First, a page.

Legislative Newsletter Update 16 March 2009 


Legislative News is AUSA Government Affairs Directorate's 
weekly electronic newsletter, and is published 
every Monday when Congress is in session. 


In this issue:

  • AUSA President: Manpower AND Equipment
  • Good News in a Bad Economy
  • New Legislation Spotlight

    AUSA President: Manpower AND Equipment

AUSA President Gen. Gordon R. Sullivan, USA, Ret., warned Congress last week to not revert back to the "gun vs. butter" debate of the past.

In a letter to key lawmakers, Gen. Sullivan advised that he was concerned manpower and people programs would be sacrificed to pay for weapons systems.

"The President’s recent budget blueprint highlights the Administration’s plans to reform the military’s weapon systems acquisition process.  The Association fully supports efforts to identify and eliminate waste, but we do not support “peace-dividend” proposals aimed at cutting manpower growth and people programs to pay for critical weapons programs.  Years of war have worn out our weapons and equipment, and they must be replaced," Gen. Sullivan wrote. 
"Likewise, modernization is a critical element in our ability to provide the equipment our service members need to fight the next conflict.  We must not revert back to the so-called "procurement holiday" that hobbled the Pentagon during the 1990s.  Critical decisions on major weapons programs were postponed or shelved, forcing the Pentagon to extend the service lives of existing systems." 

"Our soldiers placing their “boots on the ground” deserve to perform their wartime missions and training with fully capable weaponry and equipment.  In these times of tough economic pressures, we must not lose sight of our priorities nor should we have to make a false choice between end strength increases and weapons needs when both are vital to our Nation’s strong defense."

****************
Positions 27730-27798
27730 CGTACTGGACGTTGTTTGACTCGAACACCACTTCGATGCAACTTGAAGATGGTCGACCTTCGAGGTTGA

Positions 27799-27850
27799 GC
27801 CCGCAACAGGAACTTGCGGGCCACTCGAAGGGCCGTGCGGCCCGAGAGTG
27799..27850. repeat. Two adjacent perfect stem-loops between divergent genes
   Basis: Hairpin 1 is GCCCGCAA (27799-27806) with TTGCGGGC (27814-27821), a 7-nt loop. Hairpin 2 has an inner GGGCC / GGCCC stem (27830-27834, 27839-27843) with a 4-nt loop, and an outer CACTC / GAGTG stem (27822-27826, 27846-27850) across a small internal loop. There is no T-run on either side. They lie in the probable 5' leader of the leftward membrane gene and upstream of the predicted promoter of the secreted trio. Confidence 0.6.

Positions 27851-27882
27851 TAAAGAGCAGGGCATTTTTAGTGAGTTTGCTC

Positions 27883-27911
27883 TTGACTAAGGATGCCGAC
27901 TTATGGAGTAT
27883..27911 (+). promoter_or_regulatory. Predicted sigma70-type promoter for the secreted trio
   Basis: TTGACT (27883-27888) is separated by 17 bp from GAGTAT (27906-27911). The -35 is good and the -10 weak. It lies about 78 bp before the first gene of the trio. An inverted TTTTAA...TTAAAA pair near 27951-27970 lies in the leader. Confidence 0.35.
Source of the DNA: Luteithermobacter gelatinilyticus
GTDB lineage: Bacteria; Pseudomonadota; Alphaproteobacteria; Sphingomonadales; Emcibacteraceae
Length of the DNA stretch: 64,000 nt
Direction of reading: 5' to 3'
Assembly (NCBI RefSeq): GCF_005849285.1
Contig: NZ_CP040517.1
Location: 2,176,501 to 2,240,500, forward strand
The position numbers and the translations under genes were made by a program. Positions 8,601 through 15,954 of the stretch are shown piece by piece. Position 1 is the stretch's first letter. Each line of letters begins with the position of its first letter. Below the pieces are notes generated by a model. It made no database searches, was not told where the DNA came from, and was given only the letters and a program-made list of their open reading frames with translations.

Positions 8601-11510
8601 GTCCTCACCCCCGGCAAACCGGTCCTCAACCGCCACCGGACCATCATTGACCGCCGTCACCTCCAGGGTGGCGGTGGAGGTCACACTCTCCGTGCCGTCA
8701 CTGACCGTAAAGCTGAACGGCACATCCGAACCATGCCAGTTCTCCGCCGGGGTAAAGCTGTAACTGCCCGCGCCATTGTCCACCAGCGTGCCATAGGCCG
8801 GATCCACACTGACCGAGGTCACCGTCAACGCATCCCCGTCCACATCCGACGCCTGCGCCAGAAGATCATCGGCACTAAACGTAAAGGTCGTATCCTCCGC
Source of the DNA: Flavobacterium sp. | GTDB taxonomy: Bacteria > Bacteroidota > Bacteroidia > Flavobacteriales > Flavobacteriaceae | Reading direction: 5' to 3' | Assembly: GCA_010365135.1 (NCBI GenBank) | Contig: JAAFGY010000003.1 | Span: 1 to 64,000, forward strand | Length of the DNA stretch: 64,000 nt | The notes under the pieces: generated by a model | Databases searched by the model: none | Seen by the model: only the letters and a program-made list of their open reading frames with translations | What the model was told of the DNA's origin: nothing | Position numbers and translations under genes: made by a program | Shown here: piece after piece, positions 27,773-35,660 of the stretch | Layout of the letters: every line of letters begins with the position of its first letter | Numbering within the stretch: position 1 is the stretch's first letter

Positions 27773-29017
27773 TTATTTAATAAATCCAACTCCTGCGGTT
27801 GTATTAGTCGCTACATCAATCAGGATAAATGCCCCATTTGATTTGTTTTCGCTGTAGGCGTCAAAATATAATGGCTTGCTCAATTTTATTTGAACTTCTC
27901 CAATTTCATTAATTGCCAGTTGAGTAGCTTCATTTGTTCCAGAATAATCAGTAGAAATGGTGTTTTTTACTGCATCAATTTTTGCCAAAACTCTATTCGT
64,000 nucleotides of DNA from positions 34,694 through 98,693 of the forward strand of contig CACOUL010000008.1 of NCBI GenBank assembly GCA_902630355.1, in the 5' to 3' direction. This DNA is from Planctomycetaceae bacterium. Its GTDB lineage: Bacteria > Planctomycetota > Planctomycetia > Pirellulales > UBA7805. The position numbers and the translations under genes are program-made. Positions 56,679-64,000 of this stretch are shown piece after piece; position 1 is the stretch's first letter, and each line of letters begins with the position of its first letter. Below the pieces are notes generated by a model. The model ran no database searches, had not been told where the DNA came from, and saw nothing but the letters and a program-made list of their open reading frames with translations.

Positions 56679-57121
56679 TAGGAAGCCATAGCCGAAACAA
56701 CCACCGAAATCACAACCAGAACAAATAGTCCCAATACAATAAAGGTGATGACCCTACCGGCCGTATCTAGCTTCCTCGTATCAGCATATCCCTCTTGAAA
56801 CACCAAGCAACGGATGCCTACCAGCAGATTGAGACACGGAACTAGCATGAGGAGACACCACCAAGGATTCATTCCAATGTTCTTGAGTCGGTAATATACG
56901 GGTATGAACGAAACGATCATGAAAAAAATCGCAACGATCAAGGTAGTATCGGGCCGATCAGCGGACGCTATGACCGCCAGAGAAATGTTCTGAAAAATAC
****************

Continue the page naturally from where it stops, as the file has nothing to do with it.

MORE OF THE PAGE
Gen. Sullivan’s letter reflects his monthly message to AUSA's constituency.  His comments can be viewed in their entirety by visiting our website at www.ausa.org.  Click on the “from the president” link.

Good News in a Bad Economy

If there is any good news to be found in today’s dismal economic headlines, it is that the armed forces’ quality of recruit is continuing to rise and retention rates remain high.  Unfortuntately, as the problems with recruitment and retention fade away, the era of more bonuses for enlisting or staying in the services may be coming to an end.

That’s what Rep. Susan Davis, D-Calif., Chairwoman of the House Armed Services Military Personnel Subcommittee told witnesses at a recent hearing.  “Recruit quality problems that had been of such great concern to this subcommittee just a few short months ago have virtually evaporated, with only a few exceptions -- and there are some.”

"During fiscal year 2005 through 2007, the recruiting environment had been difficult.  Relatively low unemployment, a protracted war on terrorism, and increased interest in college attendance all contributed to a reduced propensity for youth to serve and a reluctance for influencers to recommend military careers.  Recruiting and retention programs were under great stress and the services resorted to increased spending to keep the volunteer force on track.  Many of those funding increases were supported with wartime supplemental appropriations and the uncertainty of supplemental funds to support critical programs such as recruiting and retention had been a concern of the subcommittee," said Rep. Davis.

“Unfortunately, this bright picture has a dark side that cannot be escaped.  Budget managers will now begin to stop these programs for savings, and rightly so, because as recruitment and retention become easier, one must assume it can be done more cost-effectively.”

Curtis Gilroy, Director of Accessions for the Under Secretary of Defense for Personnel, said some challenges still remain in recruiting: lack of high school diplomas, obesity, fewer influencers – parents, teachers, coaches – with experience in the military and fewer young people interested in serving in the armed forces.